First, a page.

When considering whether the monetary threshold has been met, all expenses must be considered including, compensation and reimbursed expenses associated with lobbying activities of all employees (not just designated “government relations” employees), overhead, payments to outside lobbyists and the portion of any dues paid to outside membership organization that are allocated toward lobbying. Likewise, when determining whether an individual employee meets the 20% standard, all time engaged in any activity that is intended to support lobbying contacts must be considered including background and prepatory work, research, strategy sessions and conversations inside and outside the organization.
Once your organization meets all three thresholds, registration with the House and Senate is required within 45 days. As a federal registrant, quarterly activity reporting is required as well as semi-annual contribution reporting.
April 8, 2022 •
Question: For federal income tax purposes, our organization has been using the aggregate amounts reported on our quarterly LD-2 lobbying activity report as our non-deductible lobbying expenses. Can the expenditures we compile for LDA reporting be used interchangeably for tax […]
Question: For federal income tax purposes, our organization has been using the aggregate amounts reported on our quarterly LD-2 lobbying activity report as our non-deductible lobbying expenses. Can the expenditures we compile for LDA reporting be used interchangeably for tax purposes?
Answer: In a word: maybe – depending on the method of LDA reporting you’ve opted to follow. If you file your LD-2 report using the IRC definitions (method C), then the number you compile and report on your LD-2 can be used interchangeably for tax purposes. However, if you compile and report your quarterly lobbying expenditures using LDA definitions (method A), the results will not accurately reflect non-deductible lobbying expenses as defined by the IRS. Because the definition of “lobbying” differs between the LDA and the IRC, the two compilation methods will produce very different results. If you use LDA definitions to compile your quarterly LD-2, your organization must employ a second process by which to determine your non-deductible lobbying expenses for tax purposes. A lobbying registrant can determine each year which method they will use to compile the LD-2 report. Once a method has been selected, a registrant must use that method for all four quarterly reports during that year. The upcoming first quarter report is a good time to revisit the compilation method used and make changes if elected for 2022.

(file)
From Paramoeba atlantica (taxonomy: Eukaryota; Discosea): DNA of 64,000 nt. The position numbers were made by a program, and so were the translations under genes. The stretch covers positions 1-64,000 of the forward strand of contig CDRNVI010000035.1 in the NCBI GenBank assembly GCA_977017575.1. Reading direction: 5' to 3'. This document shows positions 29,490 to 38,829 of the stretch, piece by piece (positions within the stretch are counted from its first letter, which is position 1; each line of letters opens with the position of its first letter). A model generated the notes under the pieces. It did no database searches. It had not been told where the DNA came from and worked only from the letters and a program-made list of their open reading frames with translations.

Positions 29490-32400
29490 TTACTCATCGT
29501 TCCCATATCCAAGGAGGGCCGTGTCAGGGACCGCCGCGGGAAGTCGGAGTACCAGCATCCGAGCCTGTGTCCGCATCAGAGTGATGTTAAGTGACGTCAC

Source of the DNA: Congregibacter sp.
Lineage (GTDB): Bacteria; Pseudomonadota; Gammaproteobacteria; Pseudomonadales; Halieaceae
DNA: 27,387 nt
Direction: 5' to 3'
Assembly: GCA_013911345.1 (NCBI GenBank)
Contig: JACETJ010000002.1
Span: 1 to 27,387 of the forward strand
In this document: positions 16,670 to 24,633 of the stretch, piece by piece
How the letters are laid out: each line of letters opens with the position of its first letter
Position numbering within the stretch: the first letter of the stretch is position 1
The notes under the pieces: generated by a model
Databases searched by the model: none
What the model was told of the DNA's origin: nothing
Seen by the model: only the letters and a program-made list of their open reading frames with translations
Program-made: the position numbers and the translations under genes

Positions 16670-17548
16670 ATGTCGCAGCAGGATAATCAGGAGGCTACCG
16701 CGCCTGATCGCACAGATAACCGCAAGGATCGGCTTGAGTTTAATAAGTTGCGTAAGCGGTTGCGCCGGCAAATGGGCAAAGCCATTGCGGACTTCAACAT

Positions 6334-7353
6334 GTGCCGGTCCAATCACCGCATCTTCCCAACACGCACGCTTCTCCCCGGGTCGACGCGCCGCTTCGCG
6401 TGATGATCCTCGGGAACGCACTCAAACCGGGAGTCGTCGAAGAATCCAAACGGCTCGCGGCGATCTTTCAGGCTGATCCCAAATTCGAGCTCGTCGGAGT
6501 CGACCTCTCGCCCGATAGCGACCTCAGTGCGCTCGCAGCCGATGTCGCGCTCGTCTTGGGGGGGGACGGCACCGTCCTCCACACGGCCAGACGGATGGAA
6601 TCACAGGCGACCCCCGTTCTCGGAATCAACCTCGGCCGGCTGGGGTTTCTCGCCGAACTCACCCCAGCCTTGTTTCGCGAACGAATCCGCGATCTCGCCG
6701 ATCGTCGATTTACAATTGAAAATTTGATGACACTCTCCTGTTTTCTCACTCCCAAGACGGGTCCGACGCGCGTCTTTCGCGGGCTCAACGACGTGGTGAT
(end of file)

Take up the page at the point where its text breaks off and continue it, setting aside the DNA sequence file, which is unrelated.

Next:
For more information about filing methods and reporting requirements visit our online publication Federal Lobbying Compliance Law section.
May 31, 2012 •
Join us next Wednesday, June 6 for a breakfast with FEC Commissioner and current Chair Caroline Hunter
State and Federal is sponsoring a breakfast hosted by Women In Government Relations’ PACs, Politics, & Grassroots task force with FEC Chair Hunter. If you are in Washington next Wednesday, June 6, join us for a conversation about FEC activities and priorities in this election year.
This particularly timely discussion will help PAC leaders, government relations staff and anyone associated with the political process understand what the landscape looks like for elections in the U.S. moving forward. With some major nuances present this year that have never been present before, this is a great opportunity to know what to do, what not to do, what your colleagues are doing and what the FEC will be focusing on in the coming months!
Hope to see you there!
August 11, 2011 •
The Strangest Museum on Earth!
NCSL Late Night was hosted at the Buckhorn Saloon and Museum. It was a packed house in the museum which offered an eclectic mix of Texas-centric wildlife hanging from the walls, as well as an optical illusion fun-house.
It was a night of “big fun.” After all, as they say, “Everything is bigger in Texas.”
August 11, 2011 •
Biga on the Banks was a great place to celebrate Ohio!
Ohio Night was a big success. We had an amazing view of San Antonio’s Riverwalk from Biga on the Banks. A variety of Ohio-based businesses and firms enjoyed the opportunity to come together.
Here are some pictures from the event:
State and Federal Communications, Inc. provides research and consulting services for government relations professionals on lobbying laws, procurement lobbying laws, political contribution laws in the United States and Canada. Learn more by visiting stateandfed.com.